There’s a great deal of discussion about the “corporatization” of the university, or about “academic capitalism,” and the infusion of market logics into higher education. Much of this literature has followed the money and –reasonably enough— emphasized the growing academic effort to capture commercially lucrative knowledge, large public grants, or tuition dollars. I myself have contributed to this literature, however modestly. But because I have also held administrative positions, I have access to at least some inside knowledge about the “corporatization” of the academy. And this more experiential form of data convinces me that the study of higher education has been somewhat one-sided, in that it has ignored important changes in budget and accounting systems within the academy (such as “resource-centered management”), or the spread of marketing and institutional “branding,” which have powerfully infused market logics into many leading American universities. Another issue that warrants much closer attention than it has received is what we might call (however inelegantly) the “adjunctification” of the professoriat.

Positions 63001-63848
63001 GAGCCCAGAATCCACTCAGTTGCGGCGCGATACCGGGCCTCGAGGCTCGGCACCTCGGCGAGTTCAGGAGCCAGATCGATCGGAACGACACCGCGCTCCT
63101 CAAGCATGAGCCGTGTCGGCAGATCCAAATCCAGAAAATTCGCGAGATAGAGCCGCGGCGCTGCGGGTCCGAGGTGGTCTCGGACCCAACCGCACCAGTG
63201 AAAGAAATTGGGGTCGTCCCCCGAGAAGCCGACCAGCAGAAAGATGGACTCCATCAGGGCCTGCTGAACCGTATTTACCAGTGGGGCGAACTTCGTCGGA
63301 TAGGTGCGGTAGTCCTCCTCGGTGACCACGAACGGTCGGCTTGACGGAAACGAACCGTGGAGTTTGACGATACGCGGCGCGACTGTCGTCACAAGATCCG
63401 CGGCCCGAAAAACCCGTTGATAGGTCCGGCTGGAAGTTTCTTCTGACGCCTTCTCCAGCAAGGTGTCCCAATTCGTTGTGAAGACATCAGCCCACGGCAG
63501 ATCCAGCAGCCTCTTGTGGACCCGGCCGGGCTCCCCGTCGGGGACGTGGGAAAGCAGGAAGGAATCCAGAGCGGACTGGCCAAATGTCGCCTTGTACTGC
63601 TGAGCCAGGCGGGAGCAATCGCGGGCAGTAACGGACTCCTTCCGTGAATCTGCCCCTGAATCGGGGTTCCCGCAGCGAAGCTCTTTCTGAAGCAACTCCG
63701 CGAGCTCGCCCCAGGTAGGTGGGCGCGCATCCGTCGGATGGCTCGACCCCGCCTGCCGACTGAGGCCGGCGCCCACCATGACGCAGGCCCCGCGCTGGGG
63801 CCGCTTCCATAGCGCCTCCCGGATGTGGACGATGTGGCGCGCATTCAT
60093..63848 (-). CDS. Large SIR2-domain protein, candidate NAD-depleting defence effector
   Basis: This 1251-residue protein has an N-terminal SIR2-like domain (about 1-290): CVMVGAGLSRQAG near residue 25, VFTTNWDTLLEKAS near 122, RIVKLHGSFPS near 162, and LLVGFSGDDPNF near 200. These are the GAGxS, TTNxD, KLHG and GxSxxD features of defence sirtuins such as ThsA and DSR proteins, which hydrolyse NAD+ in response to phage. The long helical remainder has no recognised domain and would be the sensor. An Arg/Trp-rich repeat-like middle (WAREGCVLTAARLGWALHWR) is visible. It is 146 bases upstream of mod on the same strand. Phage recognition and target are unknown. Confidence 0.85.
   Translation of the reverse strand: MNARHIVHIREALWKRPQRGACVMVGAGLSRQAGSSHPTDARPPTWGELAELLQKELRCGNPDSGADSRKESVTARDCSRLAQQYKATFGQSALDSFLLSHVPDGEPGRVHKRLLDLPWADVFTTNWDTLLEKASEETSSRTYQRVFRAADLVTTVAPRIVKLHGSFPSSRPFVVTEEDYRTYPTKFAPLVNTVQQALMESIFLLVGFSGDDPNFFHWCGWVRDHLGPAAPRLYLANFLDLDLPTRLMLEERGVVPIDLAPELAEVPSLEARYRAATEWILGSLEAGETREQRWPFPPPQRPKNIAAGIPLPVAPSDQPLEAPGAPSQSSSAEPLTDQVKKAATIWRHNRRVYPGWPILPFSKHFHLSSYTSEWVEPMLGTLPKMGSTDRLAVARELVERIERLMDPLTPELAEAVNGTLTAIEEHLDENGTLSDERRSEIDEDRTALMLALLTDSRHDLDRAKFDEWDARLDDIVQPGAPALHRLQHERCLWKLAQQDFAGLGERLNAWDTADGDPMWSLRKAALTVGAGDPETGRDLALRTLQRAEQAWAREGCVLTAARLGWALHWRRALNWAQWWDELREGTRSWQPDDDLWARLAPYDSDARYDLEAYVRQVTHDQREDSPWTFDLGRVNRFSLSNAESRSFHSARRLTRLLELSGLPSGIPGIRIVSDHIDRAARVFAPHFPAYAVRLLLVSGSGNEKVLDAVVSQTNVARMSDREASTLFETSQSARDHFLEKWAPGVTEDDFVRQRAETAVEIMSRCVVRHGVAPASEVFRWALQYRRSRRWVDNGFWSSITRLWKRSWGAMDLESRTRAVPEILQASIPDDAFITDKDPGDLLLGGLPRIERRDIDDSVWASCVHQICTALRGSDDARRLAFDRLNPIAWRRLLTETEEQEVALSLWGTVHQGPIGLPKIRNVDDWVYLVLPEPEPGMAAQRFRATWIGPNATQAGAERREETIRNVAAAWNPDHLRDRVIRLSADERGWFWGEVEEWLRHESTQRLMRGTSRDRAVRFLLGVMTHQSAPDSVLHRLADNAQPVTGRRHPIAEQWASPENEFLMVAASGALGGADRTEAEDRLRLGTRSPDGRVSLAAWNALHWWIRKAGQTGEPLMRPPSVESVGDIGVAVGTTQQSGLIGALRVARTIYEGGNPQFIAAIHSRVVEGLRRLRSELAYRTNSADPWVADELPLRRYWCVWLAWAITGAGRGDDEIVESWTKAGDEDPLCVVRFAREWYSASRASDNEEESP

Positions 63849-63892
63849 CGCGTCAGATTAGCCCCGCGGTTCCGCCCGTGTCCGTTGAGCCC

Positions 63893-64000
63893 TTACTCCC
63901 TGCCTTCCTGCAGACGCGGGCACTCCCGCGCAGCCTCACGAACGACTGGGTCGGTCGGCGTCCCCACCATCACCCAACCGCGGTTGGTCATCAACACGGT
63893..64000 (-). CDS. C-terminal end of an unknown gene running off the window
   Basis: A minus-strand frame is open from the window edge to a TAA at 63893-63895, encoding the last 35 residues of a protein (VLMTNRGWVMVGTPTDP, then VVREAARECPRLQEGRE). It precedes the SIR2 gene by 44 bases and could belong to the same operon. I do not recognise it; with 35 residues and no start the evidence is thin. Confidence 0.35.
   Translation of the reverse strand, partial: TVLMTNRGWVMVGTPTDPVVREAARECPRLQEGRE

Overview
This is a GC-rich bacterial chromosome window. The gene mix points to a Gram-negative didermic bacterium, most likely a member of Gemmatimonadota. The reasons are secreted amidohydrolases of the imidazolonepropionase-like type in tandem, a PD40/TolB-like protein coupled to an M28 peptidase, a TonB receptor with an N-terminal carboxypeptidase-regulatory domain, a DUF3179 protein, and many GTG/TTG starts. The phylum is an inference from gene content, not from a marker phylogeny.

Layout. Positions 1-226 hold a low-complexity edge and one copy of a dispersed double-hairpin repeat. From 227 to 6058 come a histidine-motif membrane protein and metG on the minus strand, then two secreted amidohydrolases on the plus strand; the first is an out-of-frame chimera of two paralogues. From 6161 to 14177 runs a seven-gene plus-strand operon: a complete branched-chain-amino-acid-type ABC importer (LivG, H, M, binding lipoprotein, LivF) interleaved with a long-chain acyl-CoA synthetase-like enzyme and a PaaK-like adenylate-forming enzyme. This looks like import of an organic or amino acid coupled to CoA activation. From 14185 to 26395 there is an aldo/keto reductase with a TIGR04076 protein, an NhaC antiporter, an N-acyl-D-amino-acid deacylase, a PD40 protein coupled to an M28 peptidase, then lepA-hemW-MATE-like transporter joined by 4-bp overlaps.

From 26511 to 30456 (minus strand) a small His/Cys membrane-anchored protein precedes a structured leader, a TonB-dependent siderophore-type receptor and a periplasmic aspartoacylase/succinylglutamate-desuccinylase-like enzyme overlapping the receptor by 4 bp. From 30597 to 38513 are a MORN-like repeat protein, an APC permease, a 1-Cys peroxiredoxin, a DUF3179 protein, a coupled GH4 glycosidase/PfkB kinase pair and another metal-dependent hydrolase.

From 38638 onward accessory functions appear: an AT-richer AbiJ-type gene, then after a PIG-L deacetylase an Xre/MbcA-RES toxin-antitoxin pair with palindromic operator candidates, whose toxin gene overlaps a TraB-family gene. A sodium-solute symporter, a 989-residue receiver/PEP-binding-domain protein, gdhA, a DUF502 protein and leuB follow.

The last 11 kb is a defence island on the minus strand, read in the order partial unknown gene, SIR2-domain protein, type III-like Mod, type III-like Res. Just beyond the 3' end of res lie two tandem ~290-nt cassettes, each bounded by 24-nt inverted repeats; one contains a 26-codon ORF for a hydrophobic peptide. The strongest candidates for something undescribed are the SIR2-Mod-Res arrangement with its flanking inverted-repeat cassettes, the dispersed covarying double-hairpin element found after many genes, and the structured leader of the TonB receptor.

Arne Kalleberg. 2011. Good Jobs, Bad Jobs: The Rise of Polarized and Precarious Employment. New York: Russell Sage Press.
We are all aware that the work world has changed and continues to evolve. Most of us tell stories in our classrooms and research that suggests that these changes have generated increased inequality and less secure work, but our stories tend to be unsystematic, based on disjointed and partial research. In his new book Arne Kalleberg systematically examines the entire range of change in work in the US since the 1970s. The book is comprehensive in its approach, examining trends in income, security, job complexity and autonomy, and flexibility. In doing so it generates a series of social facts that should become the basic knowledge base for all other stories of social change in employment.